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€68M ($73M) fines to EU vehicles lead recycling cartel

Fri, 03/24/2017 - 09:49 -- Xuan Zhong
€68M ($73M) fines to EU vehicles lead recycling cartel

Three European lead recycling firms have been fined a total of €68 million ($73 million) by the European Commission for fixing the purchasing price of scrap automotive batteries.

Eco-Bat Technologies (UK), Campine (Belgium) and Recylex (France), were each fined for their part in the cartel. The fourth, Johnson Controls, escaped a fine because it blew the whistle on the malpractice.


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Whistle-blowing JCI escapes EU lead price fixing fine

Mon, 10/24/2016 - 10:31 -- Xuan Zhong

Johnson Controls is set to escape forthcoming European Union antitrust fines after owning up to price rigging with smaller rivals on the price of lead purchased from scrap dealer, according to Bloomberg newswire.

Eco-Bat Technologies Ltd, Recylex SA, and Campine SA still expected to be fined in the coming weeks for their role in a cartel among companies buying lead recycled from car batteries.

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European Commission invests in batteries for improving grid infrastructure

Fri, 10/18/2013 - 14:41 -- Ruth Williams
The European Commission holds the purse strings for the project

A 250MW battery storage installation in Italy is included in a list of 250 projects the European Commission is investing €5.85 billion in. The battery storage systems will be connected to the critical 150 kV transmission networks in Central South Italy.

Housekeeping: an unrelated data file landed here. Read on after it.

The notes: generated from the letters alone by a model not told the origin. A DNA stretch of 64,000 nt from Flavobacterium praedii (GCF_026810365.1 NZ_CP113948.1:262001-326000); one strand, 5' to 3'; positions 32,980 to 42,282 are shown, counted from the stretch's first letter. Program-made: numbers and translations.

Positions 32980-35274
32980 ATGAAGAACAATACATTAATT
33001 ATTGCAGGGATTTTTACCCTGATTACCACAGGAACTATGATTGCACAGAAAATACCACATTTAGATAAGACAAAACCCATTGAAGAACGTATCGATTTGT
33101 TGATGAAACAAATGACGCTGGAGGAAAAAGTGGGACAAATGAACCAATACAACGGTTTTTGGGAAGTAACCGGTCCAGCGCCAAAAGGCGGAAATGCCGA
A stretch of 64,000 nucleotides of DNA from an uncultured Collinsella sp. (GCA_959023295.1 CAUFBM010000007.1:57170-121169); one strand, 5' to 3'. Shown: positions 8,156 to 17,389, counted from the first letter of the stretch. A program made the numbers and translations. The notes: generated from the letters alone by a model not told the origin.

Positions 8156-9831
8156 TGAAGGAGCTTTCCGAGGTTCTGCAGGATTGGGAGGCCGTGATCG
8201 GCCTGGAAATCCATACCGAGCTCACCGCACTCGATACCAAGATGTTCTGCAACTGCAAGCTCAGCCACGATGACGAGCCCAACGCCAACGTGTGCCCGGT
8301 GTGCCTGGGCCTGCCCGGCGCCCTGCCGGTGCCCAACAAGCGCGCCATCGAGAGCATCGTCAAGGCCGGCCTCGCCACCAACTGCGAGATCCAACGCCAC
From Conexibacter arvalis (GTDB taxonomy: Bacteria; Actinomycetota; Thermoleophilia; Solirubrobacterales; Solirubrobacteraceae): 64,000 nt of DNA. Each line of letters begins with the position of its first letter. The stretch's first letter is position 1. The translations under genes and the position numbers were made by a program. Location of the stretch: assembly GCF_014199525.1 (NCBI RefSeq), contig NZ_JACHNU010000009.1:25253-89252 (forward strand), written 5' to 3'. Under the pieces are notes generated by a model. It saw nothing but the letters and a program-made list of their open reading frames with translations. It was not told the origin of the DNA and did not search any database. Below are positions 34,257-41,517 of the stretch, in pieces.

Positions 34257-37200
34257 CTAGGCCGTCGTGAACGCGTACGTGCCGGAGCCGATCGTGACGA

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Chinese rare earth exports

Thu, 08/02/2012 - 18:02 -- Ruth Williams

China has published a white paper confirming its position on rare earth elements following a complaint filed to the World Trade Organisation.  The US, EU and Japan protested China are limiting their export of rare earth elements to protect domestic industries. China has rebuked this claim and cites mounting environmental damage by over-mining as the reason for slowing its mining programme.
The country is now being criticised for manipulating its estimation of reserves held. Previously they claimed to have 30% of the global reserves but now state it is closer to 20%. The Chinese government is fearful of the environmental impact of over mining.  The country has already come under much scrutiny for its poor environmental track record so vigilance should be welcomed. However some critics fear the re-estimation and slower mining of reserves could have more to do with keeping prices up than concerns for the land they come from.
Industries rely heavily upon rare earth elements and will have to look elsewhere for resources if China is to stand by its conviction.  Greenland could hold the answer, there is an estimated quarter of the elements required globally hidden beneath its ice.  Alternatively countries could follow suit with South-East Asia and by ‘urban mining’ – reclaiming used materials from landfill sites.


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